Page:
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The purpose of a sub-plot is to add depth to a story that may otherwise be one-dimensional in terms of what actually happens. In Ruined, there is drama and despair but the story, although desperately sad and all too real, is fairly typical and one that cannot have a happy ending in terms of the plight of these women in the war-torn Democratic Republic of Congo - or any similar country. Therefore, Lynn Nottage adds sub-plots to ensure that the viewer becomes part of the daily lives of individuals rather than a mere spectator of a larger story that they are all too aware of but feel far removed from.
The very fact that Mama Nadi is running a business and must consider what is best for business is a sub-plot that ensures that the story maintains its ability to discuss real life. In discussing Salima, Mama reminds Christian that she has "a dozen girls like her" and so, wonders why she should pay for another. This is the harsh reality. In discussing the "ruined" Sophie, Mama is angry that she now has another burden and she wonders about the usefulness of these girls. Mama also questions Christian's hypocrisy as he watches her do her best which constantly involves compromise. This links to the main plot and intention of the play in revealing the atrocities and their part in the every day lives of so many affected people. In order for Mama to actually help these girls, she has to remain business-like, almost a contradiction.
Mama Nadi discusses business with Mr Harari who is barefoot and Mama is curious as it makes little sense. He is unimpressed that he is constantly "liberated" of his shoes by mere children who think that they are "rebel" soldiers and he aware how disempowering and ridiculous his situation seems. He is a diamond merchant but cannot even keep his shoes when he comes to do business here. This ties in to the larger issues and how much people take for granted. No one would expect a foreign diamond merchant to have any difficulties. He represents prosperity and even freedom as he can leave at any time and yet, he is unable to improve the situation for these girls. Mr Harari knows how it is to be friends with everybody and nobody at the same time, always cautious. This makes the viewer realize how complex the girls' circumstances are. Even the girls themselves bicker over small things, things that are important to them - such as the fact that Sophie is "ruined" - and, according to Josephine, this makes her more unfortunate than her; a fact that seems absurd to an outsider.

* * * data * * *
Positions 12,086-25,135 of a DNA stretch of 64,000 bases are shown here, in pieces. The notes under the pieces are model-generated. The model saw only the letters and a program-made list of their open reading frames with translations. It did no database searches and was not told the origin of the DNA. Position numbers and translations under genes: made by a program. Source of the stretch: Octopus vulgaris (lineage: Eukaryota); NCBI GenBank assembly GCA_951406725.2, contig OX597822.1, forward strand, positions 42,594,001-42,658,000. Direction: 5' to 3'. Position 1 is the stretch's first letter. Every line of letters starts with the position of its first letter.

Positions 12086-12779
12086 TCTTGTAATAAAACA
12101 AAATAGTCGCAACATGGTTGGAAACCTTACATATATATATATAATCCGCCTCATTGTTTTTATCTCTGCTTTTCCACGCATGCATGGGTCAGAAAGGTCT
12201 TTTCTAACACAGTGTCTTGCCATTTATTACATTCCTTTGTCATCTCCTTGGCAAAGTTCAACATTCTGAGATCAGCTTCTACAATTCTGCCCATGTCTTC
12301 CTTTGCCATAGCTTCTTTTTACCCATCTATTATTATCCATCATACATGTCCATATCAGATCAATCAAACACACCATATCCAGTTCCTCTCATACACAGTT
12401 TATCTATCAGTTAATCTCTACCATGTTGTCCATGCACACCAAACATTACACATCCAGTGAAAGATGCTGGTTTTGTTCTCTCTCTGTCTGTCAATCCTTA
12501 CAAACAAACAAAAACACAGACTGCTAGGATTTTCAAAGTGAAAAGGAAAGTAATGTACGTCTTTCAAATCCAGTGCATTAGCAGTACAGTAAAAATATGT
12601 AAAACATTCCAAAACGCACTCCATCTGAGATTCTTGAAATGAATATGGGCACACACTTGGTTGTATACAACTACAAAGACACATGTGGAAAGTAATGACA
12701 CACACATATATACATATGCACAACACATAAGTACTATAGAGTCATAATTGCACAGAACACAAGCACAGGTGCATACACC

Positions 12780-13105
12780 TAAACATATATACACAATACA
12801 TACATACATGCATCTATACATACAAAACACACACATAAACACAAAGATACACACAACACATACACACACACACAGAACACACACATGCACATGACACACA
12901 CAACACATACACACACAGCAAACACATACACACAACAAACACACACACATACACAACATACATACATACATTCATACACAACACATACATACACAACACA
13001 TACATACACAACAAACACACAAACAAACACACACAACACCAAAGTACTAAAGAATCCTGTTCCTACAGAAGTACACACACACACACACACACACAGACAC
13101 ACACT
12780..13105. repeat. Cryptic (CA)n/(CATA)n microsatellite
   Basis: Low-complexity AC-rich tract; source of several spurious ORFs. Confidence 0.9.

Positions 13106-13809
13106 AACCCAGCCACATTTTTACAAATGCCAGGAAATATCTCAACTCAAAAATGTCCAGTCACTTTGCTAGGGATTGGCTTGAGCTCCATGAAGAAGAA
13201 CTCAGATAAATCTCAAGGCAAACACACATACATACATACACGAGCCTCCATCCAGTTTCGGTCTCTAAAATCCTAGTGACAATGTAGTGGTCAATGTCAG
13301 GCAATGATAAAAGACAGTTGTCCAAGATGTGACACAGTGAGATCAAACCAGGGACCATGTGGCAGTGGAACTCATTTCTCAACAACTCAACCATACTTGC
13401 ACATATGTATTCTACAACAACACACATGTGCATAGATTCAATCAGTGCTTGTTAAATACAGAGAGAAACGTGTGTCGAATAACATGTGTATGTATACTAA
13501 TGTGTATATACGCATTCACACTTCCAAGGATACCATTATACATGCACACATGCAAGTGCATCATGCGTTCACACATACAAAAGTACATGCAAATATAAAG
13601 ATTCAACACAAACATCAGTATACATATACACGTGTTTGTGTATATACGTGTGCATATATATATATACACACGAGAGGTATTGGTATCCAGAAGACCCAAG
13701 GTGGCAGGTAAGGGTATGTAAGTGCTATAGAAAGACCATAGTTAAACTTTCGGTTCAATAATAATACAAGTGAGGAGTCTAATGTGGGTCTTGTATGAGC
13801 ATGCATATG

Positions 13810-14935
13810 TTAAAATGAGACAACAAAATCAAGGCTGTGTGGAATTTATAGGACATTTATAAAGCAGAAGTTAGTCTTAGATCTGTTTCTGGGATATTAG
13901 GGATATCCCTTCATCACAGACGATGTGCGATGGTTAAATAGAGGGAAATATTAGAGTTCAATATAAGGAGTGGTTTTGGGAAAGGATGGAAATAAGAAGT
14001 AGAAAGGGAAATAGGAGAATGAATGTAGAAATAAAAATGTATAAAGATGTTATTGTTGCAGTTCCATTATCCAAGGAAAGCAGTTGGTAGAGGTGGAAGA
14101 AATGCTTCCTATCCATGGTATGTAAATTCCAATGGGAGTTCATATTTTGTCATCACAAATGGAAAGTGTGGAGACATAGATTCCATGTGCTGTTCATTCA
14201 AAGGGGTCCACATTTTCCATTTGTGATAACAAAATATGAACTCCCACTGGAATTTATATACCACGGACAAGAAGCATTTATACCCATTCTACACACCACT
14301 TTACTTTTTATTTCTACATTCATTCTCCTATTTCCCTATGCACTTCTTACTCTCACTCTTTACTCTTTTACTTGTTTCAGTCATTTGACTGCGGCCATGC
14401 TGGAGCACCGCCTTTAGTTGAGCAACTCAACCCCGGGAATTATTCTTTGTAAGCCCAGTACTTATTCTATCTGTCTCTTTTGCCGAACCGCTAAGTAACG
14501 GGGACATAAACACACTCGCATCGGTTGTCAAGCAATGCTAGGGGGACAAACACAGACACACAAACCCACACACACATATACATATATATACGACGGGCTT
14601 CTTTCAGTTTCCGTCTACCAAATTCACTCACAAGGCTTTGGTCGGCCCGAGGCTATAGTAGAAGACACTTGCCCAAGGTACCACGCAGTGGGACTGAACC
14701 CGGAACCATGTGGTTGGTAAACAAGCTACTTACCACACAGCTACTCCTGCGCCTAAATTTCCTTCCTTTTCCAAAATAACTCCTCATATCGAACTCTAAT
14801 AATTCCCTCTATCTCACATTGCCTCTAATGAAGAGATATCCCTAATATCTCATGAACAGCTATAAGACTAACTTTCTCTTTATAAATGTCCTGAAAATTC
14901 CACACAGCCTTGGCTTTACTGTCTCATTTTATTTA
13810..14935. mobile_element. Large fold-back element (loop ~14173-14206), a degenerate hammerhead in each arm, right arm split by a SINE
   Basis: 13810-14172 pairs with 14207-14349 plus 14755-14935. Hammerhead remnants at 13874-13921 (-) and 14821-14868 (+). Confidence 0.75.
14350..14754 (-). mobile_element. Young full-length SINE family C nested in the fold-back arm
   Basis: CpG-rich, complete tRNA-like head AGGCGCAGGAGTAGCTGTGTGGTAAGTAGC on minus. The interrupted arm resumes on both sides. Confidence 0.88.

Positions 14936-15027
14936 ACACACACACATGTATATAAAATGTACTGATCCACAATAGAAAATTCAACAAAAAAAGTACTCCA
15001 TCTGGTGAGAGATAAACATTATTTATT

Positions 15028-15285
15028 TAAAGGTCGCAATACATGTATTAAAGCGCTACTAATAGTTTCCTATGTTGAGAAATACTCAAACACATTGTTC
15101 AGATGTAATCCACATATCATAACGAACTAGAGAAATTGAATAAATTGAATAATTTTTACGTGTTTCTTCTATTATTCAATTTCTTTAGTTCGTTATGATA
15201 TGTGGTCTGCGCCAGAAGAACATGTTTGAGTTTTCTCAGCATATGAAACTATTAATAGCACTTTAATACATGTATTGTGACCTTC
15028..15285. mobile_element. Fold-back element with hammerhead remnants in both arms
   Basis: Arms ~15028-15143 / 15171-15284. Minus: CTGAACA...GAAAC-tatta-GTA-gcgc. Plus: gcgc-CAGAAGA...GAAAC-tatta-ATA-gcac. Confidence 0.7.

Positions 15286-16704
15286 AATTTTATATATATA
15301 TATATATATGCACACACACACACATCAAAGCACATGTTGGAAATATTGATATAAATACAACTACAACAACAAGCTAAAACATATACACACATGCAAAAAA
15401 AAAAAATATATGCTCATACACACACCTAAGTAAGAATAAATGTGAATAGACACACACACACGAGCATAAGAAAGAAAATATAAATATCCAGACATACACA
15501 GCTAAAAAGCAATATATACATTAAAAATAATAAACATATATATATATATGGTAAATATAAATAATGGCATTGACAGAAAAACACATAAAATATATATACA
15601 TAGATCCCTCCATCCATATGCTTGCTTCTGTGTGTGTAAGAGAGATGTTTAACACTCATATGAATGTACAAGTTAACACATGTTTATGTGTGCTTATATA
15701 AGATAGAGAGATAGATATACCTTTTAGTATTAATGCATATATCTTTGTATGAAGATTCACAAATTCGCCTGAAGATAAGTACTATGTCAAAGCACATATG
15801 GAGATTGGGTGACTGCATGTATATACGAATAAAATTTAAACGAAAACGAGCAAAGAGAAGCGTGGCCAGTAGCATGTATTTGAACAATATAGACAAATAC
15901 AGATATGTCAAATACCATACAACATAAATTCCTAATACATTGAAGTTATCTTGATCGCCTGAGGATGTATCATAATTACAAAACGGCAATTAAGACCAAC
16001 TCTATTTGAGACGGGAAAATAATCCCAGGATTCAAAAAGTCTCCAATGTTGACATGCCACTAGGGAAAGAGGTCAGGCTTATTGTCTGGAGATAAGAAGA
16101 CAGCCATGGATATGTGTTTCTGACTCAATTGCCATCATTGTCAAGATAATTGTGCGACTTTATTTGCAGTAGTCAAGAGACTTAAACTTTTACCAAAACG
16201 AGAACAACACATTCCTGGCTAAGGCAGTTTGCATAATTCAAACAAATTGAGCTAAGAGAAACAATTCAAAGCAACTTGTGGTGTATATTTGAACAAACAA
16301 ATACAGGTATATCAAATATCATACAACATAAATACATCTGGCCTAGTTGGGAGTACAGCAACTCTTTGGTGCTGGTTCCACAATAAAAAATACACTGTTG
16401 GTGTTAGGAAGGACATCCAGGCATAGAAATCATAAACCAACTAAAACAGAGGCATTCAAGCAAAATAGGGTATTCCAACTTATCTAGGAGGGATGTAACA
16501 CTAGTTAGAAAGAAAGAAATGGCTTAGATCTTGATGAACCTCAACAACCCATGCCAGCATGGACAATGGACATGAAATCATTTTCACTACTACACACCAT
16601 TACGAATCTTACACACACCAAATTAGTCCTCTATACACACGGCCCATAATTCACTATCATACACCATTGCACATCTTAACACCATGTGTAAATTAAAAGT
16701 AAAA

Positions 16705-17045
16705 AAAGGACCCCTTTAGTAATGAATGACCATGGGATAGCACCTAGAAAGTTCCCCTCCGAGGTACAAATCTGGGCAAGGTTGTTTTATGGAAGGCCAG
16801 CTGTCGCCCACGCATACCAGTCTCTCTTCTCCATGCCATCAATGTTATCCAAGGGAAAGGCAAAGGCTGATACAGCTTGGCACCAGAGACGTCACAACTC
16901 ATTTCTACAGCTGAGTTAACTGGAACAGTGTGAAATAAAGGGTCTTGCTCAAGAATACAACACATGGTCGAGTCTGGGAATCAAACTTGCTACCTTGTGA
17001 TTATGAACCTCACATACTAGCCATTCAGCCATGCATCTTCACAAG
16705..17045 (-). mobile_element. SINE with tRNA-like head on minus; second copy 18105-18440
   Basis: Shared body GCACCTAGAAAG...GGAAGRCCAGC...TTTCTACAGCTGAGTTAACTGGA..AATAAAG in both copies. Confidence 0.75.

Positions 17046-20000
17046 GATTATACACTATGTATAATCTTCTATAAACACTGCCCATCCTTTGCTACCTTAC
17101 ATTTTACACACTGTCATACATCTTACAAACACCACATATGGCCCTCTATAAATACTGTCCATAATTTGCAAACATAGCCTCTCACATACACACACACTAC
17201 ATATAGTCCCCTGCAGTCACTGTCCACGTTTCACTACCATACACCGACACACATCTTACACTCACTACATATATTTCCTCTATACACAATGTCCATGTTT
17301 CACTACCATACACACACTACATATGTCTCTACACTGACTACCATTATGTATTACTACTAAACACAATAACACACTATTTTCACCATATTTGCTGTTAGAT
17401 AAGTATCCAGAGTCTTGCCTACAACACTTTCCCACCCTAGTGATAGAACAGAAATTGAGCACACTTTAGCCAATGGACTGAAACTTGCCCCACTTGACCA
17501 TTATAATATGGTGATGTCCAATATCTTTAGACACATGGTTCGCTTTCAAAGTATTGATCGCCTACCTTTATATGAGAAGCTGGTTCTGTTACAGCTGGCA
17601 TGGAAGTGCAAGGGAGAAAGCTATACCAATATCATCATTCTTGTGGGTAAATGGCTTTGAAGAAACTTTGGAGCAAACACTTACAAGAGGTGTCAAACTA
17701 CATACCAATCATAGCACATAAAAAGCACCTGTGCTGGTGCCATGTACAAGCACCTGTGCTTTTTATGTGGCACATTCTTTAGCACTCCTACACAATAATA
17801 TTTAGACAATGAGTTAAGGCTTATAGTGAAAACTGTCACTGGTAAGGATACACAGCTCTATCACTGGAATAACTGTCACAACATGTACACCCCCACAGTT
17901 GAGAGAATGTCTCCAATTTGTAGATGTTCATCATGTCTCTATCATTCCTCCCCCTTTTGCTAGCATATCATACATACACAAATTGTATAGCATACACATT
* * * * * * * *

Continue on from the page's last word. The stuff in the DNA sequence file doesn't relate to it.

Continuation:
Sophie likes to read romance-type novels and Mama feels this gives her an unrealistic impression of reality. This is minor but contributes to the story because this reveals that Sophie and the other girls, for all their misfortune, have the same aspirations as any other young girl may have, regardless of her circumstances. They want to be loved and to be safe, things that they should be able to take for granted. This intensifies their desperate position and the injustice. The fact that Mama is, herself, "ruined" completes the desperate picture but also adds a glimmer of hope for others; if there is some hope for her then maybe there is something more for the girls.
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